Sunday, June 25, 2017


Tragic events in the UK in the last week, the Grenfell Tower fire, remind us of the dangers of not paying attention to readily identifiable risks, and avoiding action for the sake of relatively trivial cost savings. Although it is an issue on a much much longer fuse, there are many analogies that should apply to the way we approach the threat of climate change. It’s not a simplistic cost benefit analysis. It’s about possible risks to our survival, at least in the numbers and the style to which we are accustomed today. This means a sensible approach to the avoidance of catastrophic risk. It also means understanding the science, in this case some of the dynamics of climate.

Discussions in one of the recent BIEE climate policy seminars[1], taken with some of the references that I then pursued, touched on a number of general issues that I have sometimes touched on before in this blog, or which deserve repeat at regular intervals. One is the gross inadequacy of conventional approaches to justification of climate policy in terms of a traditional cost benefit analysis, sometimes grasped enthusiastically by second rate economists as if it were a raison d’etre of their trade. Another is the notion of “tipping points”, associated with particular catastrophic risks to climatic systems, and sometimes ridiculed by climate sceptics; these are essentially points where a small marginal change in one factor, eg temperature, can completely change the dynamics of a climate system. A third is the problem of finding a rational approach to risk uncertainty, and a fourth is the importance of irreversibility. And finally I discovered, buried in an under-reported section of an IPCC report, a simple illustration of why we might want to take seriously the aspiration, from the Paris agreement, for a 1.5o C global warming target.

Let’s start with the illustration, which is a chart showing the pattern of a likely relationship between temperature. The vertical axis is estimated long term sea level rise associated with a given increase in global temperature to a new equilibrium.

Climate Change 2013: The Physical Science Basis. Chapter 13. Sea Level Change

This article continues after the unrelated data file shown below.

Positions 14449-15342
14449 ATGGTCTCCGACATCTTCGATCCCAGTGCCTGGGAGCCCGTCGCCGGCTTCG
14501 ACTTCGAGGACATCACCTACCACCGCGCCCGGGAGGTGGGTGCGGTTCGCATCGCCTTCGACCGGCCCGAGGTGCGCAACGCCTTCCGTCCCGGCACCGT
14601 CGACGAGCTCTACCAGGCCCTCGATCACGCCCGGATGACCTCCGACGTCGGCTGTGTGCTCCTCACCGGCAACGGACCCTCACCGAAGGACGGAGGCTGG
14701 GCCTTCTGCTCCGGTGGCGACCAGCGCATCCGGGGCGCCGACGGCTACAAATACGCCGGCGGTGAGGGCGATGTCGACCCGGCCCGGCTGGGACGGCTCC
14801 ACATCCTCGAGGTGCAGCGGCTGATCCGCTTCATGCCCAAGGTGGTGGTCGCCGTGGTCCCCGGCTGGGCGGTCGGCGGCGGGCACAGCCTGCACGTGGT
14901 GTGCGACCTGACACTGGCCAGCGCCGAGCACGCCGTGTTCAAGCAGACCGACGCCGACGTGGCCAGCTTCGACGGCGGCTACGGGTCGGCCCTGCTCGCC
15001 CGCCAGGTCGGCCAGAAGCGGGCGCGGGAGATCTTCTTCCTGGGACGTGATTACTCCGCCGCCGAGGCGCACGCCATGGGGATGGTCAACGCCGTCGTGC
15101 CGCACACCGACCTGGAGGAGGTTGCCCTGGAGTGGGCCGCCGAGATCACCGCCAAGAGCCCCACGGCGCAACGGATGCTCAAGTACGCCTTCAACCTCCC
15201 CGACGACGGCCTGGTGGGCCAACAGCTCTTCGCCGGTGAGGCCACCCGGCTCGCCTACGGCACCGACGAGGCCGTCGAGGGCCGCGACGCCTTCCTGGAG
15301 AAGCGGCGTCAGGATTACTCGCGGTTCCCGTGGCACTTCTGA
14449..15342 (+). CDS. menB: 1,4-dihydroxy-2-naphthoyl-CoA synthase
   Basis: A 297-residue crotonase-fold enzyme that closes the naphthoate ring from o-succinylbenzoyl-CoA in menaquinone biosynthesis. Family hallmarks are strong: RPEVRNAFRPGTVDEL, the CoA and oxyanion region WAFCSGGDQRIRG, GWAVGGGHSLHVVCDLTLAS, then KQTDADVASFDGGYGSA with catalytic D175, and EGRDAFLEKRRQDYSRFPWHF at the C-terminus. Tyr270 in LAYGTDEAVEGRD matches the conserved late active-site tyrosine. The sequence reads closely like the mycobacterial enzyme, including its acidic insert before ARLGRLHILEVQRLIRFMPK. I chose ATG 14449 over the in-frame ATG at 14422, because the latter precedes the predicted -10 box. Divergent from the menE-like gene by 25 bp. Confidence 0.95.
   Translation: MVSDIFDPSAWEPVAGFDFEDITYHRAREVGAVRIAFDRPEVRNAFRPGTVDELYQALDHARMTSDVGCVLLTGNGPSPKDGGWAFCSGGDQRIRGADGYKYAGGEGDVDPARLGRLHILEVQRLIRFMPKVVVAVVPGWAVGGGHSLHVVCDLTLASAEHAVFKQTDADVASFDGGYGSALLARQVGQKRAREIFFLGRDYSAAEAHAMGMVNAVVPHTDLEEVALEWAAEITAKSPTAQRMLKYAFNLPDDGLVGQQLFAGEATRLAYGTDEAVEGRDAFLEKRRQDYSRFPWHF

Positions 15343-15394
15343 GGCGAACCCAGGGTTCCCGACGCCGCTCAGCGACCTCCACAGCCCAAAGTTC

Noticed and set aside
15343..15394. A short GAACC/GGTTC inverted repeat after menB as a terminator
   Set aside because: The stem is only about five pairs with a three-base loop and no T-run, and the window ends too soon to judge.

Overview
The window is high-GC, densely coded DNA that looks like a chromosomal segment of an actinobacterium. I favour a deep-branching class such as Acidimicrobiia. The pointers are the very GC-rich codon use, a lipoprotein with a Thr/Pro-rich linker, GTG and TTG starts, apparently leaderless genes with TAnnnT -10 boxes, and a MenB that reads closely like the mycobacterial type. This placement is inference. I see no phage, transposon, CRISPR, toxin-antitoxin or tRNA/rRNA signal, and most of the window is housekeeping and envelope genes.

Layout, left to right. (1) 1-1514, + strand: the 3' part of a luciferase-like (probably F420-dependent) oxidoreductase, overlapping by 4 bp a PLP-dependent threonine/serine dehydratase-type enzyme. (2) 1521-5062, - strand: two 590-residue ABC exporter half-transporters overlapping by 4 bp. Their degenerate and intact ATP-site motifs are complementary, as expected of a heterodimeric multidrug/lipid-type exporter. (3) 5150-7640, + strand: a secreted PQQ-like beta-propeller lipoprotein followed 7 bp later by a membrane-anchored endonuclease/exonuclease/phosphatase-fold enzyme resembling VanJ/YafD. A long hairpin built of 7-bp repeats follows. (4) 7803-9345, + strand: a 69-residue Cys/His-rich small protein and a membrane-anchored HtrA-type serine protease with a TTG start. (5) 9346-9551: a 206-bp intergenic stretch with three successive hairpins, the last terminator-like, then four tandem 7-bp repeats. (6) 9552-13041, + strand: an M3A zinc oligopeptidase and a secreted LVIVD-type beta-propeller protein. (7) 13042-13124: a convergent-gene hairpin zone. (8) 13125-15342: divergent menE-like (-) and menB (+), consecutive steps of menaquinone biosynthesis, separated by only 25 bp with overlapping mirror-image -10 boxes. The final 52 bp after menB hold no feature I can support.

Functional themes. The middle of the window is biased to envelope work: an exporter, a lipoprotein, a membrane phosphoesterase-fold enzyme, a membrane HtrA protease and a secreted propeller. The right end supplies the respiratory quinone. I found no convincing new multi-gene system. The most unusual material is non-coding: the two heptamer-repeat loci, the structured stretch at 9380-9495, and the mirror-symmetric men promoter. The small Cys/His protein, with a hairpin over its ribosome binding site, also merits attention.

The graph shows a step change in the long term sea level that starts as the global temperature rises. The step change occurs as global temperatures reach about 1.5o C above pre-industrial levels, and adds about five metres of sea level. It is perhaps not entirely coincidence that this is the aspirational target from Paris COP21.
What the chart shows is actually a physical phenomenon that is very easy to explain. It is the melting of land ice, in this case the Greenland ice cap. Up to that point sea level rise is slower and due to other factors such as thermal expansion or glacier melt, as well as smaller land ice reductions. Once the ice has melted it will not reform quickly or easily even if temperature stabilises or falls slightly. In other words the change is irreversible. The change also changes the climate dynamics and accelerates global warming through a feedback effect, as water absorbs more heat than reflective ice cover.
This scale of sea rise, which threatens many if not most major cities, such as London and Shanghai, and countries such as Bangla Desh, as well as much of our most productive agricultural land, might be considered an existential threat to human survival, at least with a continuing population of 8 to 10 billion. Even if this probability were considered quite small, an assumption that is by no means obvious, it is one that most people, facing such a risk in their daily lives, would take a great deal of trouble to avoid. As the simple physics of heat tells us, melting is not an easily reversible process. Land ice melting on this scale would be a catastrophe from which there would be no easy escape.
This is also an where a traditional cost benefit analysis to public policy breaks down. It fails for a number of reasons.
First there is no means to measure the scale of what the costs of serious disruptive climate change might look like, in terms of forced mass migration of hundreds of millions of people, resource conflict, and the destruction of capital assets. Integrated assessment models of the type quoted in the Stern Review, however well intentioned, are simply not fit for this purpose. Second, cost benefit analysis is actually a very limited technique, suitable for the analysis of small incremental changes. It does not deal adequately with radical choices between wholly different paths to the future. Third, it takes no account of inequality. Hardships for poor people are valued less than minor inconveniences for the wealthy.
But most important of all, it depends on the ability to quantify everything, including uncertainty. This is acceptable when it is possible to assign a known probability distribution, but in this context, and many others, that is completely impossible.
This is a field where other professions have long had a more realistic approach. Dr David Hare, a past-President of the Institute and Faculty of Actuaries, puts it very well.
“Climate change is primarily a risk management problem – one of the most important goals of climate change policy should be to limit the probability of a very bad outcome to an acceptably small value.”
The task then is not to find an arbitrary value for a carbon tax, although such a tax is a useful measure. It is to make sure, above all, that a safe policy objective is achieved. 1.5o C, far from being idealistic, may even prove to have been a dangerously conservative target.

[1] I shall not be specific as these seminars meet under the Chatham House Rule and I prefer to minimise the risk of accidentally ascribing an opinion to an identifiable individual.

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